The lack of palliative care services was perceived to be another challenge for nurses providing end-of-life care for those with heart failure. This manifested in a lack of specialists, a lack of support from health systems, and poor teamwork. Meanwhile, the palliative care needs of those with heart failure are increasing . Our findings demonstrate that Iran’s health system suffers severely from a lack of palliative care services for those with heart failure at the end of their life. The nurses in this study perceived that one of the reasons for this is the lack of palliative care nursing specialists. This obstacle to providing high-quality care has similarly been reported elsewhere . Reportedly in Iran, there is no specialized master’s degree program in palliative care, which would explain the lack of palliative care specialists available to provide palliative care. Thus, our findings emphasize the need to design a palliative care master’s degree curriculum for nurses in Iran.
The lack of support from health systems for the establishment of palliative services was another challenge of providing end-of-life care. In this regard participants perceived that the reason for the lack of support from health systems is that palliative care is not profitable for the government. Yet it is highly important for Iran to have high-quality palliative care services provided by the health system. For example, providing high-quality palliative care to those with heart failure helps to meet their physical, emotional, social, and spiritual needs and improves their quality of life . Such high-quality palliative care can also result in a reduction in referrals to cardiologists, a reduction in CCU/ICU admission, and shorter hospital stays . It also helps to maintain dignity at the time of death . However, it is difficult for those with heart failure to access such palliative care at the end-of-life . Consequently, future research could usefully explore how such services may be improved and better accessed by those who need it most.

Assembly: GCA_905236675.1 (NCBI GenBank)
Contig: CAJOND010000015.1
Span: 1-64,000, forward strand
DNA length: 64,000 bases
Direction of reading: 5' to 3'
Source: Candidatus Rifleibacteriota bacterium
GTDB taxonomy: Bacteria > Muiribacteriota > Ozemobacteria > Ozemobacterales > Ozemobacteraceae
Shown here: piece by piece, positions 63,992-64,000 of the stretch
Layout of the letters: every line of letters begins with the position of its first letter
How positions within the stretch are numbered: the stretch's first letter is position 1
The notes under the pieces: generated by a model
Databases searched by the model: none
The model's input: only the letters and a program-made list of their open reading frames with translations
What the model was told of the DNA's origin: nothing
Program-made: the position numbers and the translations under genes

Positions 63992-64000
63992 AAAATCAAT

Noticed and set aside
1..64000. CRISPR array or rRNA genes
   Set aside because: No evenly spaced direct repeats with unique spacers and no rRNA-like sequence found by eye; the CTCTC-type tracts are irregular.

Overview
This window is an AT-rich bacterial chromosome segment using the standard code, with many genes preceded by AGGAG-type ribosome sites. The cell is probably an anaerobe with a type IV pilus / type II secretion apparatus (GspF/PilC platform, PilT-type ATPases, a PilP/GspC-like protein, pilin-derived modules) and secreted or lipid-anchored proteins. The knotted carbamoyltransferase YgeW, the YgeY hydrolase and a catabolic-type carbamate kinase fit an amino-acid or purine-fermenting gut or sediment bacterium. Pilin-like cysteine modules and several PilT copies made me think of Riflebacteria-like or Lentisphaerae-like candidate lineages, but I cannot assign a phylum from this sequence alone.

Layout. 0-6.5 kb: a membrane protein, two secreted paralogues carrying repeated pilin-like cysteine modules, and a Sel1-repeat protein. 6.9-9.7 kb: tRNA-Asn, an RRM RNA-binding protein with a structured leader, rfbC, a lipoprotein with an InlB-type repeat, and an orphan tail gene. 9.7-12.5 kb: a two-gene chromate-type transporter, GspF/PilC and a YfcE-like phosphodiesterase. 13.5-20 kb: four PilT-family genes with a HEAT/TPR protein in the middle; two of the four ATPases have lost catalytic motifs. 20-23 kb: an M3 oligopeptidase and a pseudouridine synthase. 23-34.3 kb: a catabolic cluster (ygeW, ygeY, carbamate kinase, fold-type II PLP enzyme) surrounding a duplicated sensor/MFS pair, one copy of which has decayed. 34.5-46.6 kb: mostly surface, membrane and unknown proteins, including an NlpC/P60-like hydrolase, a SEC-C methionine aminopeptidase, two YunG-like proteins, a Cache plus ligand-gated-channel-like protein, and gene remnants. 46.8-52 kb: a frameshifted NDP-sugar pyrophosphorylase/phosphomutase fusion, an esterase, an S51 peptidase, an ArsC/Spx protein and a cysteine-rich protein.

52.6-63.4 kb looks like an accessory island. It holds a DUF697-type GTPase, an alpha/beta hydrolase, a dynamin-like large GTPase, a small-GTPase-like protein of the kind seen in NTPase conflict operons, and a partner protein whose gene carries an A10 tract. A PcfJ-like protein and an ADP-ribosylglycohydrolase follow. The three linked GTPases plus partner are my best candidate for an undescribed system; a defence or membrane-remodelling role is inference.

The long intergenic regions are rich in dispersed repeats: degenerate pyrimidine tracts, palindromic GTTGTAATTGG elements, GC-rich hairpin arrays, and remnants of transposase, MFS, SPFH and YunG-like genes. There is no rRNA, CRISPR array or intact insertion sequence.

Our findings highlight poor teamwork in Iran, which has led to ineffective communication between health care providers in the palliative care setting. The need for cooperation with multidisciplinary team members in providing palliative care for those with heart failure has also been highlighted elsewhere . Thus, team building activities and awareness raising of the importance of team work is required. Moreover, future research in this area may work to strengthen interprofessional relationships.
As we solely solicited the perception of nurses’ challenges in providing end-of-life care for those with heart failure, we suggest future studies may benefit from the perceptions of cardiologists in order to understand these team based challenges more widely. The findings presented here may be useful in providing evidence for an action research study in future. Whilst the purpose of qualitative studies is not to generalize the findings, qualitative studies are dependent on the context in which the phenomenon under study is analyzed . Thus, further qualitative research is required in other contexts to strengthen the body of evidence in this area overall.